last month
    last modified: last month

    Hi Rachel, pardon the intrusion, where are the rooms for the children located? I only see one by the guest bedroom. Are the other rooms, restrooms, and ancillary spaces going to be located in the basement? If that is the case, I need to flip around the entrance to the stairs. Let me know at your leisure.

    Also, does your lot has specific boundary constrains or is it a large, level lot?

  • beesneeds
    last month

    Not kitchen commentary... but wow is that sewing nook tiny. At almost 4"x5", you must not be planning on working in there. It's just for sewing supply storage and your workspace will be in the laundry room, yes?

  • Rachel Williams
    Original Author
    last month

    Ha ha don’t worry-that sewing area is just a closet for storage of sewing machine, fabric, etc and my cleaning supplies. The desk next to it is the sewing area.

  • Rachel Williams
    Original Author
    last month

    Yes there are two bedrooms and a bathroom in the basement. 😀. The lot is flat and at the end of a cul de sac. The nicest view is to the south/southeast-a view of the mountains. The West sun is harsh and also the direction of the wind usually. Wouldn’t want anything facing west. Our neighbors are glad they only have two small windows facing west.

  • Rachel Williams
    Original Author
    last month

    The lot is large-1.3 acres approximately.

  • Felix Pradas
    last month
    last modified: last month

    Hi Rachel, take a look at this rearrangement of the floor plan. It has everything you wanted and multiple possibilities in the layout of the kitchen, which remains the center of the home.

    I added an glass-enclosed open-air atrium that will bring indirect light into the inner part of the house all through the day and can feature a fountain or small flowering plants or trees.

    Notice the rhythm of the façade. Notice also the scaled arrangement of the rooms to the south which will cast a cooling shadow into the other rooms as the evening progresses.

    The garage opens to the front of the house but can be flipped 90 degrees if you want vehicles to enter from the side.

    The green wall in the middle of house is meant to be a 1' thick rough-hewn rock wall that will lead the eye from the foyer to the back and give the house a great sense of permanence and solidity, if you want. Otherwise, it can be a standard thickness plaster wall.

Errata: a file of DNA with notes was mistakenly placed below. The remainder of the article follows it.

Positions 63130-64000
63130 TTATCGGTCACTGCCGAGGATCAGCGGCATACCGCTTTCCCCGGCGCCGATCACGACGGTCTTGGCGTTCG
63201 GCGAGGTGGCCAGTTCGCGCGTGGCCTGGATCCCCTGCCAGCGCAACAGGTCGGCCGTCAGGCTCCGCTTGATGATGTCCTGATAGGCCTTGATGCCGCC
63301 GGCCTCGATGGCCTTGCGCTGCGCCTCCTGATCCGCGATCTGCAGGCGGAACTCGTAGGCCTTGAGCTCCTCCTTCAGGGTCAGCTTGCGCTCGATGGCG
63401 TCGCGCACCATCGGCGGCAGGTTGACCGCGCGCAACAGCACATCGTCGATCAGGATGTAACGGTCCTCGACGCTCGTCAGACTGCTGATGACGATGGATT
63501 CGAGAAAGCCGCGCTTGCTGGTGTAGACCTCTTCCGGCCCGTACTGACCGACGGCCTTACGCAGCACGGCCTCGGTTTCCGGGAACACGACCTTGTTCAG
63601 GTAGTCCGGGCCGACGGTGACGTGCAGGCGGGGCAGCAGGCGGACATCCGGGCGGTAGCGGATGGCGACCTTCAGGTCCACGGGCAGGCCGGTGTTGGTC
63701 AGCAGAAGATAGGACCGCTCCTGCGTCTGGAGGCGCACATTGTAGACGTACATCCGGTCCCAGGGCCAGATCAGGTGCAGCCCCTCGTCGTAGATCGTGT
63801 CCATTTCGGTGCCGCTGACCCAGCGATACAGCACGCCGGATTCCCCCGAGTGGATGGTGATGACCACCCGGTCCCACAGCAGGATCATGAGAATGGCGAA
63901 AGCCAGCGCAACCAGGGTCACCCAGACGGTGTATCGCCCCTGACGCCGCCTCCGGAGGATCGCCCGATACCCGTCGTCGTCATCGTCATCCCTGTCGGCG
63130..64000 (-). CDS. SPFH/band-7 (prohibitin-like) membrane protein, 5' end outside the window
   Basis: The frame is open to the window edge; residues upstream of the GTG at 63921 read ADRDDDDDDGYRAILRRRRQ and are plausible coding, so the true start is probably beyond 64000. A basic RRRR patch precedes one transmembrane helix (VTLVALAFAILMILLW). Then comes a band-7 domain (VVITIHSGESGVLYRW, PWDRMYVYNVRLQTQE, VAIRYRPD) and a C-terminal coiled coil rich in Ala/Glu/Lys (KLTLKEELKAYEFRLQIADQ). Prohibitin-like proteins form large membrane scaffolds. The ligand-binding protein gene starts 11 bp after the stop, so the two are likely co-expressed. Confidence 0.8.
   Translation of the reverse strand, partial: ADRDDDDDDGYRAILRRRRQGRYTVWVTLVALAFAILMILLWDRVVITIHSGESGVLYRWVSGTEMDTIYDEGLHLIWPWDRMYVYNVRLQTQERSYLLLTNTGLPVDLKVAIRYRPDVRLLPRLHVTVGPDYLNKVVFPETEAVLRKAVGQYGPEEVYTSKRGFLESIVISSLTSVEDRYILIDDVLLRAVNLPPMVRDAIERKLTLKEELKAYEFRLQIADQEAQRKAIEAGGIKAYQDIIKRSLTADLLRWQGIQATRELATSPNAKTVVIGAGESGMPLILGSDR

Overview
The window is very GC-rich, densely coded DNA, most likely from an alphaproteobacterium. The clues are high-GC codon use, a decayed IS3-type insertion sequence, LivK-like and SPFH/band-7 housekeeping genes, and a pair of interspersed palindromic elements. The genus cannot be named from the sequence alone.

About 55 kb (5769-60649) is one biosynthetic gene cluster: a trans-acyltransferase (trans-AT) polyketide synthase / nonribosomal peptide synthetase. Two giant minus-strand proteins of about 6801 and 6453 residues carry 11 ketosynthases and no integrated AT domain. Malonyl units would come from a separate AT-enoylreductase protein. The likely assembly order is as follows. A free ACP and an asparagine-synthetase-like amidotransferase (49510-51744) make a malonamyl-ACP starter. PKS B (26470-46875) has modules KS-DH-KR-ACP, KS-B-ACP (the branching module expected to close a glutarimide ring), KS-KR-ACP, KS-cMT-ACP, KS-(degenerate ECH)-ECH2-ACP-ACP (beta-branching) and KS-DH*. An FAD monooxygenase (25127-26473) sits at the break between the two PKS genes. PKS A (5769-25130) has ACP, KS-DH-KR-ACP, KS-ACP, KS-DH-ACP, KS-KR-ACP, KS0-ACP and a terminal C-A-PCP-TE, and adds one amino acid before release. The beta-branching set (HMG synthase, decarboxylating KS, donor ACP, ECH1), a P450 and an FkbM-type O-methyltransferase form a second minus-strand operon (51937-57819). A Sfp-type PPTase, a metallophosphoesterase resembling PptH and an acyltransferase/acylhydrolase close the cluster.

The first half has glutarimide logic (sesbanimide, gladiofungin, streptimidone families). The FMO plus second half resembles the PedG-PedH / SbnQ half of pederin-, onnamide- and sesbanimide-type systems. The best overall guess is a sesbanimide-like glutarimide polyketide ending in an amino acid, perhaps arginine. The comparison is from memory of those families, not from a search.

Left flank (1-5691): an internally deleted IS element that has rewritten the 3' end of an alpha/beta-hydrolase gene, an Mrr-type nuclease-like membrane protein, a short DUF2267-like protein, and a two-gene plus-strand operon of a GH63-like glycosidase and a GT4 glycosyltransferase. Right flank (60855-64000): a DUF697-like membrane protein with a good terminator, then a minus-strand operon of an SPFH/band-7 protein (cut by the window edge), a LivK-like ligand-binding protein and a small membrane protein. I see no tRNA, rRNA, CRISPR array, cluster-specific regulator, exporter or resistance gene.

I added a second stair off the basement for fire safety and also to allow entry to workers needing to make repairs to the temperature control systems. I hope this helps.



    P.S.: The one room I am not satisfied with is the screened porch which feels too secluded from the center of the house.

  • Felix Pradas
    last month

    Here is another arrangement that adds a linen closet, flips the garage, expands the guest suit, relocates the stairs to the basement to the foyer, and moves the studio to the screen porch area. More food for thought.


  • Rachel Williams
    Original Author
    last month

    Wow thanks for all your input! This is a really cool design!

  • Felix Pradas
    29 days ago
    last modified: 29 days ago

    Rachel, I am glad you like it. I will do a 3D rendering of the design to give a better sense of how the spaces look. Architecture is, after all, three dimensional, and that aspect of the craft must be kept in mind as you work the 2D plans.

    On another topic, I would like to suggest incorporating salvage architectural items into your foyer, particularly the wall to the music room and the banister in the stairs leading to the basement.

    Within your style, consider acquiring in antique or architectural salvage stores a couple of windows to install in the music room wall facing the foyer. This way the room is brought in to play with the rest of the house but it remains closed off to sound.